A dot marks the spot

It was a gorgeously sunny October day last year when I packed up my harness and backpack and headed out the door. No, I wasn’t going on a hike or climb. In fact, the place I was traveling to wasn’t even outside. As I arrived at my destination, I walked down the sidewalk and through the double sliding door of the building. I made my way to the check-in line by the front desk and felt somewhat self-conscious with my huge backpack sticking out of a bag slung over my shoulder. A few moments later, I entered the crowded elevator, where people gave me quizzical glances. Such gear would be expected at a trailhead, but it was not the norm here. However, today, having my pack and harness was as important as it would have been on any hike or climb. As the elevator door opened on the ninth floor, I nervously walked to the department down the hall to meet my wound, ostomy and continence (WOC) nurse for the first time. It was time to have the site of my stoma marked.

I had been told to wear my favorite pants to the meeting so that the location would match with my clothing. However, I also decided to bring my harness and backpack. With outdoor activities being a huge passion in my life, I wanted to make sure that my stoma location would work as well as possible with my gear.

The paper cut-out shows where my stoma is. The location between the waist belt and leg loops prevents the harness from rubbing on my stoma. My belly button sits right under the waist belt.

At the meeting, the nurse shared important information about what to expect with output, eating, activities etc. Finally it was time to get the location marked. I felt a little funny explaining to her that along with making sure the spot worked with my belly and with my clothing, I also wanted to test it out with my harness and pack. Fortunately, she didn’t make me feel silly about my request at all, and soon I had a big blue dot on my abdomen about two inches to the right of my belly button and two inches below. This was a good location because it was below my belt line. This meant that gear or clothing waistbands would not rest on my stoma or prevent output from reaching the bottom of my pouch.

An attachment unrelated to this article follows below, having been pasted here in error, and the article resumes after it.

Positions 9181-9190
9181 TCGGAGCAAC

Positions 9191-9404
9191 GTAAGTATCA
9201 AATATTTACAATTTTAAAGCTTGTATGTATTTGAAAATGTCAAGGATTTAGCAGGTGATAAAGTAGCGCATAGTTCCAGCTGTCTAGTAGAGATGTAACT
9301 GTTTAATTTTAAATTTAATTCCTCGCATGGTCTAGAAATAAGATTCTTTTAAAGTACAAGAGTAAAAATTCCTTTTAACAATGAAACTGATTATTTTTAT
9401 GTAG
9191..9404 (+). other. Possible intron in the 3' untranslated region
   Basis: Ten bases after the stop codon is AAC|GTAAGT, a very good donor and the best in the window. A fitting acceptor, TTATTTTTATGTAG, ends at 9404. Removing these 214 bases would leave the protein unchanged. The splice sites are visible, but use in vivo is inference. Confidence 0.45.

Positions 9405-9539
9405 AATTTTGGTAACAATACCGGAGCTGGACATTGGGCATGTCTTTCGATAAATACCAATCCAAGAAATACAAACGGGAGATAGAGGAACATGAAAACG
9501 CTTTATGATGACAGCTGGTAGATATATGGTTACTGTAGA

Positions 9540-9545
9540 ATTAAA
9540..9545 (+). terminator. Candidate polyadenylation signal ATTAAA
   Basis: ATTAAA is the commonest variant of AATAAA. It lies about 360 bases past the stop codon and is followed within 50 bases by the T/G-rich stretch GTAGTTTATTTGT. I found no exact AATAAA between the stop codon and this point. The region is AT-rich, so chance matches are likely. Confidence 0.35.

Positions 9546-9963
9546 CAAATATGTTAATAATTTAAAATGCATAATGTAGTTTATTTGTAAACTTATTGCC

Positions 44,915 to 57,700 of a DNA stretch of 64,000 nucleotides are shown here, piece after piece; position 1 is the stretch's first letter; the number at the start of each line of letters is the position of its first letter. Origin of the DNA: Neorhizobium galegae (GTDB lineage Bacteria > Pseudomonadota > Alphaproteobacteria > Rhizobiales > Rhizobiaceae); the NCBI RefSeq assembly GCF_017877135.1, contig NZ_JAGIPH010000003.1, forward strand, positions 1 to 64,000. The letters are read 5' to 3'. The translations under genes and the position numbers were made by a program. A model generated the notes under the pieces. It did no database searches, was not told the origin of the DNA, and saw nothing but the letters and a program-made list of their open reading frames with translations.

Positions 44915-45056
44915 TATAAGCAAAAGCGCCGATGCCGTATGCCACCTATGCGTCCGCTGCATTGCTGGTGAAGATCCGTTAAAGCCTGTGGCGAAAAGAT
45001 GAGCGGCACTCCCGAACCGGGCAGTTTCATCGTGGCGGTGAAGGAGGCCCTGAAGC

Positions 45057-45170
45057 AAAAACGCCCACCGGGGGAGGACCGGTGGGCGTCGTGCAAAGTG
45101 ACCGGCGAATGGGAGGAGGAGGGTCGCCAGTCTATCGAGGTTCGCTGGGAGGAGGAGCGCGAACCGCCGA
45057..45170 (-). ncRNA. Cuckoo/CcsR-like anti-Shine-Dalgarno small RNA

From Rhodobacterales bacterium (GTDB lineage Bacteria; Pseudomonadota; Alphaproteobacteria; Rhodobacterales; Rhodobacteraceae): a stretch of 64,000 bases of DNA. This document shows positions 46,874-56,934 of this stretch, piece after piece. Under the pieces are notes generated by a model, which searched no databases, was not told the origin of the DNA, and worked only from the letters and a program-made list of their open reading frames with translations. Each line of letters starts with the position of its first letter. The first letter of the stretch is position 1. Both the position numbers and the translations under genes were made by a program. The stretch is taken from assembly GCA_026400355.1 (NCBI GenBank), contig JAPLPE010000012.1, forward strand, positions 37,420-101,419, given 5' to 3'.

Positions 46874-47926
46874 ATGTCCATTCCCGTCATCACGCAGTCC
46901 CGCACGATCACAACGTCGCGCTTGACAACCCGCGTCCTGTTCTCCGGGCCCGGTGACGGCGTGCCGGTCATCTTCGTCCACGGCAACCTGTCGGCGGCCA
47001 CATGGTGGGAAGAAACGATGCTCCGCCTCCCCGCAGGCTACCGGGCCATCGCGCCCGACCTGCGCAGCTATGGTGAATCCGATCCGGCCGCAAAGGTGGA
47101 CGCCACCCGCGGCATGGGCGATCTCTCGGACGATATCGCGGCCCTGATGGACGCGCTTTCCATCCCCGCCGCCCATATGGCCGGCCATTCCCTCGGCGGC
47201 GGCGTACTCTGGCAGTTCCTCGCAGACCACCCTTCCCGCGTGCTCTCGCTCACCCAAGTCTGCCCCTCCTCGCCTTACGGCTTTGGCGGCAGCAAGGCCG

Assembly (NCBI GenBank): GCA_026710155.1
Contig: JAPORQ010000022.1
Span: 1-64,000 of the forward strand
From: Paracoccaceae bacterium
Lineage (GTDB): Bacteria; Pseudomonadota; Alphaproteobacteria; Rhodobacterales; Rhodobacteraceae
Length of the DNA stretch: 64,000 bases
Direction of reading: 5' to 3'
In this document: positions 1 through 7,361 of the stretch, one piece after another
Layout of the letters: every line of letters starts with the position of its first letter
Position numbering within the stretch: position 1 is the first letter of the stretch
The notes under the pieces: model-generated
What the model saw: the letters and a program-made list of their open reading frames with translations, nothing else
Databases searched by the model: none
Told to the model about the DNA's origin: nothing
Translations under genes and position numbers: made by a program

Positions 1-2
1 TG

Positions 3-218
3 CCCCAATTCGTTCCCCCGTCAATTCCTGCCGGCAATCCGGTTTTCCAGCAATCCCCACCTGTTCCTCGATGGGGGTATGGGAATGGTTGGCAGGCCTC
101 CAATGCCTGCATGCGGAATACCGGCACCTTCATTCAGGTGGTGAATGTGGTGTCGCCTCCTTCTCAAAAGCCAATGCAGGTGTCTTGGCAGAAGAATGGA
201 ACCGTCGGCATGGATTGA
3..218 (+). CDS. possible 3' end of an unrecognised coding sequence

When I got home, I stood in front of the mirror and looked at the mark. I tried to picture what it would look like with a stoma there instead. Suddenly, my decision to have the surgery seemed very real, and I felt excited and nervous at the same time. To further discover how my new stoma spot worked with my clothing and gear, I filled up the ostomy appliance my nurse had given me with applesauce and taped it on top of the blue dot on my belly. I then went out to the garage to dig out every backpack I owned. The one I had taken to my nurse visit was my favorite overnight one, but there was also the brand new day pack I had just bought before I got sick again. I had only used it once. And then there was the large load-monster of a pack that I took on very long trips. Would that one work with the ostomy? One by one, I tried on the packs and they all seemed to rest well above my stoma. I was encouraged.

Next I went upstairs and tried on all my skirts, shorts and pants. Much to my relief, I could not see the pouch full of applesauce under any of them. I was feeling certain that the spot was going to be a good one for me.